Chapter 1 What Is Pim 1 Essay

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Product Information Management: Theory and Practice by Jorij Abraham
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Product Information Management: Theory and Practice

Chapter 1: What Is Pim?
1.1 The Rise of PIM
Product Information Management (PIM) is a relatively new term. The concept started to gain momentum around 2003.
Its popularity is rising due, to a considerable extent, to the rapid growth of e-commerce and the popularity of online stores. First of all, selling online required companies to collect clear basic product information that consumers can actually understand. Without product information
e.g. the name of the product, price and product category, the product could not be found and sold online at all.
Secondly, the Internet allows retail and wholesale companies to offer many more products online to their clients, often described as "long tail", than in physical stores.[1] While it was possible to manage product information for up to a thousand or more products in a spreadsheet, most online stores now offer tens if not hundreds of thousands of products. In this case spreadsheets simply no longer work.
In addition, product information is no longer offered via the Web but via a large collection of channels such as mobiles, tablets, stores, point of sale, printed catalogs, flyers, etc. This growth demands a specialized system to manage so much information so widely distributed.
At the same time consumers demand more, better and consistent product information. In general, the more information, the more you sell as clearly illustrates (we will prove this in Sect. 2.3.1) (Fig. 1.1).

(Source: Heiler)
Figure 1.1: Where would you shop? Customers demand more product information
A detailed product description is rated as one of the most important features of a Web shop (see Fig. 1.2). To sell a product online customers want to search and compare numerous details and want to know all the specifications before they buy. Likewise, they no longer accept a fuzzy picture but want high resolution photos, videos and 3D models.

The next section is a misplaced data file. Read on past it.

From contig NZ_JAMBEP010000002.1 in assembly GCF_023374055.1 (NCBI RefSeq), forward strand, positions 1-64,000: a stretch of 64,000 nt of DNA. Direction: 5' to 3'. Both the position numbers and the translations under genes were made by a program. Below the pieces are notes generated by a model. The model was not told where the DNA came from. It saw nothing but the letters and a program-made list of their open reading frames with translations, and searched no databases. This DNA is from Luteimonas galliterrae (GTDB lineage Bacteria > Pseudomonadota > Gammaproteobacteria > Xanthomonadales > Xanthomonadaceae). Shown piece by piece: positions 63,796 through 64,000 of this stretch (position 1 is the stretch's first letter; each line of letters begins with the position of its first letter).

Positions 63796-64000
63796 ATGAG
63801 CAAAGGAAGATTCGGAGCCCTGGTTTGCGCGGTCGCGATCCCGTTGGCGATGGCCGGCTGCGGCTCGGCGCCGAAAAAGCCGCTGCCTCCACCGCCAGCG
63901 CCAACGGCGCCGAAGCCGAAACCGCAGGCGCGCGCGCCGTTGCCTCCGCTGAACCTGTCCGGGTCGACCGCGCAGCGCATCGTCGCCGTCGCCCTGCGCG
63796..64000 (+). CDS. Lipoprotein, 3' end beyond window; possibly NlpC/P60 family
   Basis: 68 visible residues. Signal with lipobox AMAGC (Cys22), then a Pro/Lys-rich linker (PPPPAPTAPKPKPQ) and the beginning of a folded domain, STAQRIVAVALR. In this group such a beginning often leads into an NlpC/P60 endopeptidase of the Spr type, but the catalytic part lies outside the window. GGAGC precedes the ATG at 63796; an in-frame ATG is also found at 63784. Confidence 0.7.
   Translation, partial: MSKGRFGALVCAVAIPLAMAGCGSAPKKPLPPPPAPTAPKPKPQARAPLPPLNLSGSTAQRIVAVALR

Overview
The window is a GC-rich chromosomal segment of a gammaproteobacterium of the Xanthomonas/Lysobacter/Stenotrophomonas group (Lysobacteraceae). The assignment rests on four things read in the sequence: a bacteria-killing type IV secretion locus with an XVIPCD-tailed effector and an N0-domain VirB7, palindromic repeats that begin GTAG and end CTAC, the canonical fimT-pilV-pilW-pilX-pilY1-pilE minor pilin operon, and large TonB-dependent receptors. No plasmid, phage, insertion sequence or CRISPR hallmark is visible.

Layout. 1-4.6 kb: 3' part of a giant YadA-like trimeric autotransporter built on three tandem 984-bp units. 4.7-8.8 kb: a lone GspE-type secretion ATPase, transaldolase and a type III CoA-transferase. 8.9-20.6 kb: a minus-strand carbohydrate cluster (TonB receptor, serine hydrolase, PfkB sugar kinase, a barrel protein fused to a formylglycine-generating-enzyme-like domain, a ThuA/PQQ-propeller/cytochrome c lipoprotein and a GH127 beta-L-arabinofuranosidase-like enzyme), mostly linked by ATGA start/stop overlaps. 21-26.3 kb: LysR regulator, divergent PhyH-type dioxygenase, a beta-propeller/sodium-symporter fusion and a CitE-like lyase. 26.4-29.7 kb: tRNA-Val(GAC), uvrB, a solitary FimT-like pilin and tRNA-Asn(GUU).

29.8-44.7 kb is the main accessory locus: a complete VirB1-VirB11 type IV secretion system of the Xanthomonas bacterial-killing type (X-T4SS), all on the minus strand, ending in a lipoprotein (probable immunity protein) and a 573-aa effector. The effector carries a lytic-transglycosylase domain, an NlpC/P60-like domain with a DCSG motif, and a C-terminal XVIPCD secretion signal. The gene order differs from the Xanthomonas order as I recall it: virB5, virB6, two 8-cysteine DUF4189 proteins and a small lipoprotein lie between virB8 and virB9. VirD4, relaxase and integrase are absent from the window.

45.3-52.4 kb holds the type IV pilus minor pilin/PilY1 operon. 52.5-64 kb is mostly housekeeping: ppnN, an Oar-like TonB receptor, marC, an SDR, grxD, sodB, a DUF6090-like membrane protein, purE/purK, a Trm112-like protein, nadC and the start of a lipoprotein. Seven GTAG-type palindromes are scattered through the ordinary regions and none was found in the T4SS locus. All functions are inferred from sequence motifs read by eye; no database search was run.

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Product Information Management: Theory and Practice

(Source: Sterling Commerce, July 2007)
Figure 1.2: Product information is the most important feature for buying online
Some examples of information customers demand of a product: n Mattress: How many turns the springs in the mattress make;


Fasteners: the surface treatment of a bolt;


Dress: the exact circumference in centimeters of a dress at each 5 cm interval.

With the rise of more and more channels, customers demand that all this product information is consistently available across all channels.
However, there are also other trends that can explain the rise of PIM. For one, more and more products are becoming information. People buy tickets, download games and buy digital books and training courses online. To buy these virtual products customers want to have information in the form of photos, demos, videos, product reviews by other buyers and much more, before they buy.
A fourth reason is that companies are legally obliged to store more information about their products. Where are the materials source? How was the product manufactured? To which intermediaries was it sold? etc.
Finally, the world of distribution and selling of products is becoming morecomplex. Companies have seen the number of customer segments they distinguish becoming smaller and smaller, in the end moving towards 1 to 1. These customers use multiple channels (e.g. stores, the Web, mobile, catalogs, etc.). Companies have multiple